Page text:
So far, I’ve experienced these creative surprises five times. The three books of the Reverend G trilogy worked the same way. Just listen to God, sit down and let him write through me. And now I can add these two “Women Of … “ books.

I have numerous ideas for other books, goals to meet this year and in the coming years — a five-year plan. Maybe those ideas are directly from God or maybe just from the creative juices he has poured into me.

I’ll know when I sit down to write.

©2020 RJ Thesman – All Rights Reserved

In case you haven’t read it yet, check out “The Women of Passion Week.

 

 

 

Hope Rebounds with “Little Women”

Little Women coverOn Valentine’s Day, I treated myself to the movie, “Little Women.” It was a fabulous version of the classic story, told with back story and references to the Civil War time period. The movie was true to form, credible in its costuming, setting and historical accuracy.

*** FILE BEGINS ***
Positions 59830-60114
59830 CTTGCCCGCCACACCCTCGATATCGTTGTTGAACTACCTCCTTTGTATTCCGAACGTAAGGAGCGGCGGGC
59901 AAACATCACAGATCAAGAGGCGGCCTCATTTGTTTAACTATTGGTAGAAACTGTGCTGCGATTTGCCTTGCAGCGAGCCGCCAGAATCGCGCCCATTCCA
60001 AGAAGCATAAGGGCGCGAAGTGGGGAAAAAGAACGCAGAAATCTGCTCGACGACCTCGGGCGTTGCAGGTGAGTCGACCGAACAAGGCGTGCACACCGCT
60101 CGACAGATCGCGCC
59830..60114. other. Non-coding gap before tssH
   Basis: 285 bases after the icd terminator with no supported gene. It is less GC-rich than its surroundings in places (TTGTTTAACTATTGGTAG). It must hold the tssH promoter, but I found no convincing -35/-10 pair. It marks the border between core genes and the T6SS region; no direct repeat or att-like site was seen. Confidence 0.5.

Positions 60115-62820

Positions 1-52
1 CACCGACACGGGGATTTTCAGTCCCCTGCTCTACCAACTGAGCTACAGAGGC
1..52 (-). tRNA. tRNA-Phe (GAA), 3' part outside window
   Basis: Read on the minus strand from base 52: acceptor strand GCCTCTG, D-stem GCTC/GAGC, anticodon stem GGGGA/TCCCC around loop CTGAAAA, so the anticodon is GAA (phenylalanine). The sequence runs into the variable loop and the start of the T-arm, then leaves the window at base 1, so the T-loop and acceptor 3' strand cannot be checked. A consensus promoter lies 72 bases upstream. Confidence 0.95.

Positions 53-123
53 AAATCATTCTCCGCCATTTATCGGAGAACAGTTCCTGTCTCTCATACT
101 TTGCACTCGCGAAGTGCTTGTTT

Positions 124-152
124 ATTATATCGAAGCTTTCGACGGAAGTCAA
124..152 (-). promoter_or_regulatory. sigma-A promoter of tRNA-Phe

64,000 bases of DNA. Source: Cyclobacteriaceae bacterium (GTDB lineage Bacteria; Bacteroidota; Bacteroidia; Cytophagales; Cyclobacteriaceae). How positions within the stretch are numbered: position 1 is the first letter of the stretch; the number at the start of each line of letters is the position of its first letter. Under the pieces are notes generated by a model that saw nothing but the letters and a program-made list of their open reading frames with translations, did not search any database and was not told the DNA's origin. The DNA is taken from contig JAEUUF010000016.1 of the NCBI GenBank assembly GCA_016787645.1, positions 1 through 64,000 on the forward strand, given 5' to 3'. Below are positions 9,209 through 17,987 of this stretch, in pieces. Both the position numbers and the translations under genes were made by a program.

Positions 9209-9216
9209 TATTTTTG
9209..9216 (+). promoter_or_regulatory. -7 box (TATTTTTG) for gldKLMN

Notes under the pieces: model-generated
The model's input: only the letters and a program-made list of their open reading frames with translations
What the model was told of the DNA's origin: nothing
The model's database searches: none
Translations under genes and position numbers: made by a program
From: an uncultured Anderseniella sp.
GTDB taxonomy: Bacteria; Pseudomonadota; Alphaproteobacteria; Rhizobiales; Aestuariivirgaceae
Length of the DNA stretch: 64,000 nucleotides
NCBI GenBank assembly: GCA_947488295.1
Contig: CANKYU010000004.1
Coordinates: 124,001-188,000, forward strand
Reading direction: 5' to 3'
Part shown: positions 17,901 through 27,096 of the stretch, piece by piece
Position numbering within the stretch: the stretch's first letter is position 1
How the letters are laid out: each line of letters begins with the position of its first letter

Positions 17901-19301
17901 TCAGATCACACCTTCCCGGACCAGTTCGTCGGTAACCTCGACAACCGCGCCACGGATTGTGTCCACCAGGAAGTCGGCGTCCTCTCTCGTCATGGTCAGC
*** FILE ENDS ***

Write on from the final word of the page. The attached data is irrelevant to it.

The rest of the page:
The theater was filled with mostly women, probably like me — those of us who grew up reading all of Louisa Mae Alcott’s books and loving the March family.

Halfway through the opening credits, I found myself smiling with anticipation, remembering my younger self climbing my tree with a book tucked in my sweatshirt. Then reading in my branchy nook as Jo and Meg, Amy and Beth galloped through my imagination.

Leaving my own words behind in my office, I reveled in the words of this talented author whose journey came alive on the big screen.

But what struck me the most was my own history and how it ended up intertwining with the life of Jo March.

Louisa Mae Alcott and her writings inspired me to become a writer, around the same age as Jo March discovered her passion for words.